Updated: May 18
In part three of my painting blog ; the bit about why I no longer believe what’s in front of my eyes
It’s a complex place this world, and as a visual artist I should have done better.
They say that everything is obvious in hindsight and while I’m not sure that’s strictly true - nobody would board a plane which is obviously about to fall apart - this one is one me.
The world - my world, your world, our world, is a complex and mutable thing and it really is blindingly obvious that the idea it could be reduced to simply what goes in though the eyes is, well, just silly.
Yet as my previous two blogs attest, I ploughed on painting things that looked like what they were, but certainly didn’t feel like what they meant to me. Bad judgement? Stupidity? A lack of education, who knows, but the thing is that thanks to Picasso, I know that I now know better.
As he patiently pointed out visual art isn’t the world, its a distillation of it, a version of events, a point of view and if it’s to be any good - as Wilde noted - it simply must also be a self portrait of the artist.
Lethe : A picture about how all the people who came before us and we could never meet determine whom we are and what we might become. This is about the canal where my great grandfather committed suicide, a family trauma which has a profound effect upon the people who shaped the boy I was and the man I became. Art is truth.
Stuff might come in through the my eye but we see with my brain, my experience, my biases and my life experience, in all of its untidy chaotic and messy glory. Everything we can imagine is irrefutably real because we only see, can only ever see, through the lens of our chaotic and biased life experience.
Regeneration, which closed just a few days at The Bowes Museum was exactly that; my version of events, the naked truth as I saw it, with no fig leaf of objective, observation to cover up my imperfections.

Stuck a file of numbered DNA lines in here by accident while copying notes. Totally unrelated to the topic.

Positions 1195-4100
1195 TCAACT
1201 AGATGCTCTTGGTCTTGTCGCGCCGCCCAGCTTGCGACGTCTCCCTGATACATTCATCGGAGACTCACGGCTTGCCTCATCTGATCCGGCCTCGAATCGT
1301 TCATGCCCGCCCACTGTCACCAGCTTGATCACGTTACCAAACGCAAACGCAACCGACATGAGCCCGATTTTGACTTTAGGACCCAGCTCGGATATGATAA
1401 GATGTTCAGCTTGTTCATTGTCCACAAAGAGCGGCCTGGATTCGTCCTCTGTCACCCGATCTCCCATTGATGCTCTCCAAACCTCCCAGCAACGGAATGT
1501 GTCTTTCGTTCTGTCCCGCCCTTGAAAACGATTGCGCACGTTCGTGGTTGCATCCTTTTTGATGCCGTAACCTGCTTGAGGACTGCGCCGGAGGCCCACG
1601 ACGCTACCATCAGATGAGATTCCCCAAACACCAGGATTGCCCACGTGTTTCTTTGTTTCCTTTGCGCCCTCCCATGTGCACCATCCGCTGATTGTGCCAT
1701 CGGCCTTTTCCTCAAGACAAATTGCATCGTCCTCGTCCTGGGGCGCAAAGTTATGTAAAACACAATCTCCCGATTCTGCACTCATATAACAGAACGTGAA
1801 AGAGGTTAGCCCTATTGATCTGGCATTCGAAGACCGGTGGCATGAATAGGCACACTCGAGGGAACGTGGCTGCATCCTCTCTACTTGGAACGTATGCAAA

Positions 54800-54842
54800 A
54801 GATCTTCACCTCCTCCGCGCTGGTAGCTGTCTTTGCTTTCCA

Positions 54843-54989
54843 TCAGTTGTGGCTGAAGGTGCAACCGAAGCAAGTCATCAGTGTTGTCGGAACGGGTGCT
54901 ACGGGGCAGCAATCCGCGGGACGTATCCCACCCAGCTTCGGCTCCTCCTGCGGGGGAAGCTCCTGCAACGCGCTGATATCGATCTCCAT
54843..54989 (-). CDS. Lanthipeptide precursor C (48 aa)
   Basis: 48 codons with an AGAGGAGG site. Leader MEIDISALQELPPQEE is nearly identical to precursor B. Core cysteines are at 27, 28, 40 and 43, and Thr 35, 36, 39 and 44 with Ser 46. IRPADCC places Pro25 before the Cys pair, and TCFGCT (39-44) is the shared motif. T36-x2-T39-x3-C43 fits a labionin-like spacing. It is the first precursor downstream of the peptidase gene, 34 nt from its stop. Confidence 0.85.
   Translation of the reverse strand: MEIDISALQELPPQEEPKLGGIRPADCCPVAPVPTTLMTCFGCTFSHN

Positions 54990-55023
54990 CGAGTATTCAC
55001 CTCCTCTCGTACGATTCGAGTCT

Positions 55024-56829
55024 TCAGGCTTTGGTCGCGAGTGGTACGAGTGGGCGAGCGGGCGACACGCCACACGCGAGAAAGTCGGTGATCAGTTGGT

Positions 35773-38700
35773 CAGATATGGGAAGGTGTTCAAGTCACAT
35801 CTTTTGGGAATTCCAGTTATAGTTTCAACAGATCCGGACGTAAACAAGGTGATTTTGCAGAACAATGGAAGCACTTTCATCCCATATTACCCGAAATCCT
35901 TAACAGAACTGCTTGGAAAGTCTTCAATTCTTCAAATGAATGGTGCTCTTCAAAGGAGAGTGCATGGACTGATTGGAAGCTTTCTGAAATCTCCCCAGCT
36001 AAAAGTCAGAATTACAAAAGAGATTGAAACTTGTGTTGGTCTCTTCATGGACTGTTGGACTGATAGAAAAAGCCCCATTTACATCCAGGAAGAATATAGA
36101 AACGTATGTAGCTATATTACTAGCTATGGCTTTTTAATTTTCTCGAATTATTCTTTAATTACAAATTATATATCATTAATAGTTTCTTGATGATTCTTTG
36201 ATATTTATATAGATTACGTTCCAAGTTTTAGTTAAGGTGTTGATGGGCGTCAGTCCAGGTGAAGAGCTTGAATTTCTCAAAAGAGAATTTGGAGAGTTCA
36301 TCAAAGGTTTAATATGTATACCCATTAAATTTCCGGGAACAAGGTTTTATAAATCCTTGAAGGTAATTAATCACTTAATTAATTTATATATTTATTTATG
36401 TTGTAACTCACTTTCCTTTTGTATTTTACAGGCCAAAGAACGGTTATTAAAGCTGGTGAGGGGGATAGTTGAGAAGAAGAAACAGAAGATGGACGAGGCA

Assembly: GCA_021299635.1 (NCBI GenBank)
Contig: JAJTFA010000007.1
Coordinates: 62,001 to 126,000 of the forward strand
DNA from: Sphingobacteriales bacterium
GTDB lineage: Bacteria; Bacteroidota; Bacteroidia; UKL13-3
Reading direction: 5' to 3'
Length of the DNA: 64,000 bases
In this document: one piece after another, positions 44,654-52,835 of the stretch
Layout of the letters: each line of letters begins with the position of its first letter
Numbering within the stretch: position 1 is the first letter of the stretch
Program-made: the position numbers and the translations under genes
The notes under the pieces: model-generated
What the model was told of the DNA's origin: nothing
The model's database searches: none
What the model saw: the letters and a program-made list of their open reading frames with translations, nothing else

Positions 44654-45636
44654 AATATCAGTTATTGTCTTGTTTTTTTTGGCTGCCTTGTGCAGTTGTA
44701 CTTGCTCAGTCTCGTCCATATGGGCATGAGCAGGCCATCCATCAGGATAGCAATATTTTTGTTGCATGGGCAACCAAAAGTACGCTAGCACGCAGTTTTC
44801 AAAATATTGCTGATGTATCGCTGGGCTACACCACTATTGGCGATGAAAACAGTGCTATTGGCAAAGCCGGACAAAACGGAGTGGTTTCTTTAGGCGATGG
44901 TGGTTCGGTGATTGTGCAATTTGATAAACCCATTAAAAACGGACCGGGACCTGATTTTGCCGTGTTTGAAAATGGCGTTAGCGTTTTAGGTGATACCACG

Art is truth by other means, and painting if it is to be anything in an age of mass imaging has to be the naked truth. Painting for me at least, is no longer of a subject - but about it - about what it was to me, how it appears in my minds eye, and often what my hopes and dreams are for it in the future.
Council House Days. 2022. 1.8x1.2M from Regeneration
’Painting,’ as the great artist observed,’ is the lie which reveals the truth.’ So my work is the world filtered through my version of events, which is why I never worry about perspective, sight size drawing and all of that.
I know its ‘correct‘ practice, but when I’m transported back 40 years by the sight of canals and mills, or the smell of coal smoke, those are not experiences to be transposed by a gridded drawing, much less conveyed and made manifest by observation.
So looking hard for me, is looking hard at what it means, not just how it appears on the surface; and if I can lay claim to any success in my career I’ll settle for the ex miner who came to Regeneration and was moved to tears by my evocation of ‘his’ North.
We are Building A New World 5.4 x 1.2 M 2022.
He couldn’t care a fig about technique, hadn’t the faintest idea about any of the ‘isms’ we artists package our work in - but he met with my work in his imagination, and found a mirror there to his life experience.
In that painting, the people he knew , the places he loved, and the dreams he had seen shattered were reflected.
And if you’re wondering how I can claim to reflect a North East where I wasn’t raised, with authenticity, I can only say that I’ve come to appreciate that the art of Art is to be open to life experiences, and be able to inhabit truths whilst inevitably ,making your own version of them.
I came at the mining pictures on the back of a residence as the artist in residence for the Norman Cornish retrospective, and while my mill chimneys were replaced by his winding gear, the terraces, the boozers, the post industrial sprawl, hard lives and open hearts all felt very familar.
Shakespeare said as much - the job of the poet is to give habitation to what is apprehended -he meant poets of course - but you only have to look at the empathy for the underclass in Degas’ Scene in a Cafe to see that painting is the same gig.
If art is to be about anything, it has to be about us - irrespective of what it is ‘of’. Painting is a distillation, it reveals the truth behind the lie of simply what’s there, and if that’s not a worthwhile ambition for a painter, I don’t know what is; you simply have to close your eyes and get on with it.
Martin Kinnear is an award winning oil painter who creates works which tell stories about whom we are and where we are going. See more at makinnear.com or follow Martin @kinnearmartin